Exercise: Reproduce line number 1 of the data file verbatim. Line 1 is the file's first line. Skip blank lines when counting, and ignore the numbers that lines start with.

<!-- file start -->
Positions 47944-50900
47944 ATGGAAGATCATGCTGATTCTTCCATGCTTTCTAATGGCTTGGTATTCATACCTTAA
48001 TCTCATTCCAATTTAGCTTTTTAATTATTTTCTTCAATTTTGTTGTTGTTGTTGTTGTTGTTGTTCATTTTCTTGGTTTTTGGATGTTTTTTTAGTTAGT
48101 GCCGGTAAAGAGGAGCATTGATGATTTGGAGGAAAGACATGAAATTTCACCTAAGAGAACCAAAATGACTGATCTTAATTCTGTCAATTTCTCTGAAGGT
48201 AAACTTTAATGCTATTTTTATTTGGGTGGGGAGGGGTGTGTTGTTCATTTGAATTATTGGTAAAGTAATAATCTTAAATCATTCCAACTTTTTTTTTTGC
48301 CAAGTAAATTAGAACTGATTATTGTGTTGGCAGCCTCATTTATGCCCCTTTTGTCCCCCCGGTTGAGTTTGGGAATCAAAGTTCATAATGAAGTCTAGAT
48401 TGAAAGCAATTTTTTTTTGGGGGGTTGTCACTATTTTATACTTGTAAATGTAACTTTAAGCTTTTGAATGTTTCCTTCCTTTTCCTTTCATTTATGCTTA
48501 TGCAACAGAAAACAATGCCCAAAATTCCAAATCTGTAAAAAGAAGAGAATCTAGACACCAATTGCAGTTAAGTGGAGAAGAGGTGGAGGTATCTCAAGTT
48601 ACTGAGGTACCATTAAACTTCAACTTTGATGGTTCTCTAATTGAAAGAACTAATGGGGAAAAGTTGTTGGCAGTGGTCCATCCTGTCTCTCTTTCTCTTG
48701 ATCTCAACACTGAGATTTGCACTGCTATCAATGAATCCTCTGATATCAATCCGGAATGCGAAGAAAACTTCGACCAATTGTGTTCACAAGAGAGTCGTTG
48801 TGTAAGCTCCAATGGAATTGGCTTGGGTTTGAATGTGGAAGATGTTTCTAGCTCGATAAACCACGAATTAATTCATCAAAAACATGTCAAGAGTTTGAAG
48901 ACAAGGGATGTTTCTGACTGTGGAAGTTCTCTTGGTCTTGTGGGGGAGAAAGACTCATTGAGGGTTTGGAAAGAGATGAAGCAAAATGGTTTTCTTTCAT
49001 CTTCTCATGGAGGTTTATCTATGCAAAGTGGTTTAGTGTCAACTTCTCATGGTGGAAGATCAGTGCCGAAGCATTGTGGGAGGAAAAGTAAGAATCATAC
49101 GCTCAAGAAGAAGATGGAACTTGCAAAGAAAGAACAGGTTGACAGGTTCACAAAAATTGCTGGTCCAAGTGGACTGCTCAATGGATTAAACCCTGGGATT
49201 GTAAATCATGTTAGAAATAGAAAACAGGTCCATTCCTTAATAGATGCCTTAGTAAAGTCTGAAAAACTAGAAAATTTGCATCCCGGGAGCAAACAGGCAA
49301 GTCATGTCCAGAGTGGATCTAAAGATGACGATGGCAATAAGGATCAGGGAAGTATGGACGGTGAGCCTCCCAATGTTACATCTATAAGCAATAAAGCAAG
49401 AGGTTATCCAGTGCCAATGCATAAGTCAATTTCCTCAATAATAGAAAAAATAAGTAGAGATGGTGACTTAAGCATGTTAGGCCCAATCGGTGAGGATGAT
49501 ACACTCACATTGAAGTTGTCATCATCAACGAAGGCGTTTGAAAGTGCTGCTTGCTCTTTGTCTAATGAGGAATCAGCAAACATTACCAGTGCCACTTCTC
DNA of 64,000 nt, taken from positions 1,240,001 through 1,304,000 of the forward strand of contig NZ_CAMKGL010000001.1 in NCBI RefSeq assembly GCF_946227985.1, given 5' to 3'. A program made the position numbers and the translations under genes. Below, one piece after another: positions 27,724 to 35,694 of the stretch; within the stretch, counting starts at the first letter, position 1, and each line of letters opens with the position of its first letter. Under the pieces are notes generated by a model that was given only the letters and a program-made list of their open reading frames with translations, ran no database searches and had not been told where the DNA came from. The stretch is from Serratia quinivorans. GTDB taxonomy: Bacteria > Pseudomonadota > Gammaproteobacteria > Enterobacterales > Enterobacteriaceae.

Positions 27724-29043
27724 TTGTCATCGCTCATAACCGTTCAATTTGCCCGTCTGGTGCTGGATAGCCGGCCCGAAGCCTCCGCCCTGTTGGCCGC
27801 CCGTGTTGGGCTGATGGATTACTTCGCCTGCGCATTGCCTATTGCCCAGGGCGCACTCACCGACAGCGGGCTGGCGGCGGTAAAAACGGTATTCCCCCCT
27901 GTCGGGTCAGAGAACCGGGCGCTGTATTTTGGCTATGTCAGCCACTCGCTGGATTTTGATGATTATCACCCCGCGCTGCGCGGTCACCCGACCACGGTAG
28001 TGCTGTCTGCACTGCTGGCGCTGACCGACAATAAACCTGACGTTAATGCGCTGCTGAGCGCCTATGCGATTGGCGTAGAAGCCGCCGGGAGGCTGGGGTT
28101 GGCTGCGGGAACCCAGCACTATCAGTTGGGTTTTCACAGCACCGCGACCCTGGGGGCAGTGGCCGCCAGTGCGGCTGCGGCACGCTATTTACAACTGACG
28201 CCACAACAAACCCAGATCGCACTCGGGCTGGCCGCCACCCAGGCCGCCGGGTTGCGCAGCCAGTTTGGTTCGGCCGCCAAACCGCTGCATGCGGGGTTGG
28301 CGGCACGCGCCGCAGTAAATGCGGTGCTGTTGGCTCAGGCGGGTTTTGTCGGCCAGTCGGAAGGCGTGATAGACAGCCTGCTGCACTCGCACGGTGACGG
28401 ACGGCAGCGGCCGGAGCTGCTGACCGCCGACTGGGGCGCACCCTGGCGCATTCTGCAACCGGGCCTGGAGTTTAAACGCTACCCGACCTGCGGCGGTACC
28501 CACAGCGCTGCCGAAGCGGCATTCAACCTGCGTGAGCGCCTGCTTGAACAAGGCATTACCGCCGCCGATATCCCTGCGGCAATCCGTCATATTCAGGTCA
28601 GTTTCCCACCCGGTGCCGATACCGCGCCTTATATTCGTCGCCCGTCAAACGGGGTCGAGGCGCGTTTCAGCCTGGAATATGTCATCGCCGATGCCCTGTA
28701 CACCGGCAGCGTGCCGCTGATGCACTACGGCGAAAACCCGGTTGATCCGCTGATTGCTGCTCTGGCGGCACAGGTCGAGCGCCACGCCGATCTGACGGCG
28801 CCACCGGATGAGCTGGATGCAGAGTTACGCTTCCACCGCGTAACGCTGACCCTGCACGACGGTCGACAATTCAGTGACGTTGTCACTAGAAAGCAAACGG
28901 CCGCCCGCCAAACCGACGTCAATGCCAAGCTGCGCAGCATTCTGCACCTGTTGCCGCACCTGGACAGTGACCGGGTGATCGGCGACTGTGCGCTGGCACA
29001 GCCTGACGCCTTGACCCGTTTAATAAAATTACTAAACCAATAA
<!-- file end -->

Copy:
Positions 47944-50900